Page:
Students pursuing their undergraduate degree in psychology will be exposed to a wide range of areas of study during their training. Many psychology programs fall under the umbrella of liberal arts or arts and sciences at most colleges and universities. This means that students must complete the minimal obligations for a liberal arts degree before graduating. What makes their degree a psychology degree is that by completing psychology electives they complete a major in this area.
Curricular Requirements for Most Bachelor’s of Psychology
At most schools there bachelor’s degree in psychology is comprised of a core curriculum as well as electives to make up a major (and minor if pursued). Students are generally required to complete the following requirements: Communication Arts, Humanities, Mathematics, Science and Technology, Social Science, Language Arts, History, Interdisciplinary Studies, Liberal Arts Courses and elective courses. The specific requirements vary from school to school. In order to complete the major in psychology students will be required to complete a set number of credits by completing courses in psychology. Many schools will outline a rigid set of criteria that must be fulfilled in order to complete the major or minor course of study. Some schools will require a set number of 100, 200, 300 and 400 and up level courses, as well as provide guidelines for how many courses in each area of psychology must be completed.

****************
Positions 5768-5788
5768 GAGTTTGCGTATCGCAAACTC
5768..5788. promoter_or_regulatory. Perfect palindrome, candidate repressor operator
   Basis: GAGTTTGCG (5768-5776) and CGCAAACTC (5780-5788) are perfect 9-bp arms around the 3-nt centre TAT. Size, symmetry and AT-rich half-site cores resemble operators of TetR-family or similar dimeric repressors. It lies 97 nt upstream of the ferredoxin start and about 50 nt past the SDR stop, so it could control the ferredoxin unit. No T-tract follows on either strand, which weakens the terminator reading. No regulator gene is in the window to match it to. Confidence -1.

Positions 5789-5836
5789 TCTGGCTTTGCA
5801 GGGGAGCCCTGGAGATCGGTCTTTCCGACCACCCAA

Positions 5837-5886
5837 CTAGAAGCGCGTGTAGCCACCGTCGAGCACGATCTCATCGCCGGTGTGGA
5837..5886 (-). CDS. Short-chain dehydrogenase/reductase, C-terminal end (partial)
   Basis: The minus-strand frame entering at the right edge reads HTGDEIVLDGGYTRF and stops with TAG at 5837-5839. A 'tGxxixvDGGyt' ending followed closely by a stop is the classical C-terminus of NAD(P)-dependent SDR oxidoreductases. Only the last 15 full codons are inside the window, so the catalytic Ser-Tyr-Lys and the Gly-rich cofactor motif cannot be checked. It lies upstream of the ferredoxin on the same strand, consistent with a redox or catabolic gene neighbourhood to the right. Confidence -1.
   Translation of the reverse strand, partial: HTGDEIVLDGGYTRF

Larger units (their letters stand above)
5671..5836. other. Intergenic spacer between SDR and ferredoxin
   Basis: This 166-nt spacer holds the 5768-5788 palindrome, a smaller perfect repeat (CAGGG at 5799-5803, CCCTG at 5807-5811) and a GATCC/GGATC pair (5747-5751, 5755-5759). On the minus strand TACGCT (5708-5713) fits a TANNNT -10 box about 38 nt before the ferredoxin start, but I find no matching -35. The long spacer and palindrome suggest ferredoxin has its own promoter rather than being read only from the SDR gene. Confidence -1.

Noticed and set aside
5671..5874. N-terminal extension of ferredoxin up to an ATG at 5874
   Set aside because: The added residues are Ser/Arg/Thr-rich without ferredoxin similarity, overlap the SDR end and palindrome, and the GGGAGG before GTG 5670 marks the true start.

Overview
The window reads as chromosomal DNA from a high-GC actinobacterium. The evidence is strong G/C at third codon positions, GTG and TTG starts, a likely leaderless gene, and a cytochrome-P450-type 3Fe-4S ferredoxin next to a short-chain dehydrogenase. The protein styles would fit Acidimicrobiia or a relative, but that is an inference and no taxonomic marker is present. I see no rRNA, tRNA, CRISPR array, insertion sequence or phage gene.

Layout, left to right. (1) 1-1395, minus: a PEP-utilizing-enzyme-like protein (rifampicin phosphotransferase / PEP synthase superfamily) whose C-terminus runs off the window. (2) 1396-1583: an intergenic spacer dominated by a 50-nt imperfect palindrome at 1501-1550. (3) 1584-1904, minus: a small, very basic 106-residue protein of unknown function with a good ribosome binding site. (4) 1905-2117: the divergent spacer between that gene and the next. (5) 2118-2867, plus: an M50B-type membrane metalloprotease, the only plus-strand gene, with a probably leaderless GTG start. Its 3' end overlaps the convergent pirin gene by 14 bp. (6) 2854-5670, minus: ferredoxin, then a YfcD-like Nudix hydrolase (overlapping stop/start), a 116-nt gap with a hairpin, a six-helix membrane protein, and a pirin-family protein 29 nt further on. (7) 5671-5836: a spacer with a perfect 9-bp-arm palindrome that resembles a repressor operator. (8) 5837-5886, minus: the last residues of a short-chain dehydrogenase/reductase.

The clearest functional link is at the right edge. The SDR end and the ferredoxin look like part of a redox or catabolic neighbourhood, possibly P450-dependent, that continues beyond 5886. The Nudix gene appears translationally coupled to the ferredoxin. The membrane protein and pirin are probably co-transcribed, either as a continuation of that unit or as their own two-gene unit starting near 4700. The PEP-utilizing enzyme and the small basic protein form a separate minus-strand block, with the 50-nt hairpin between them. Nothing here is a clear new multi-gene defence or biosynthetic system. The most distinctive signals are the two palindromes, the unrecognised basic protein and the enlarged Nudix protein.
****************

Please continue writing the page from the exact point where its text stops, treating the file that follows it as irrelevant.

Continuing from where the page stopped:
Curricular Requirements Specific to the Bachelor of Arts Psychology
Most psychology departments that offer a bachelor of arts in psychology will require the student complete the core curriculum, the major requirements as well as credits in a foreign language. This requirement can be completed by either taking foreign language courses or by completing courses that have been deemed “foreign language courses.” These might include a literature or history class that is relevant to a foreign culture.
Curricular Requirements Specific to the Bachelor of Science Psychology
Departments that offer a bachelor of science will require fulfillment of all of the required courses as well as additional math, science and lab courses. Many students who earn their bachelor of psychology in psychology will go on to pursue graduate training in this or a closely related field. In order to be properly prepared for this more rigorous level of study, students will need a more thorough understanding of how empirical science is conducted, analyzed and used.
Students who are pursuing their bachelor’s degree in psychology will be exposed to a wide range of topics during their training. They will have the opportunity to delve into traditional topics such as math, history and literature. However, they also will have opportunities to choose from interesting elective courses to complete their entire course of study. This will, of course, be rounded out by completion of several courses in the many exciting areas of psychology.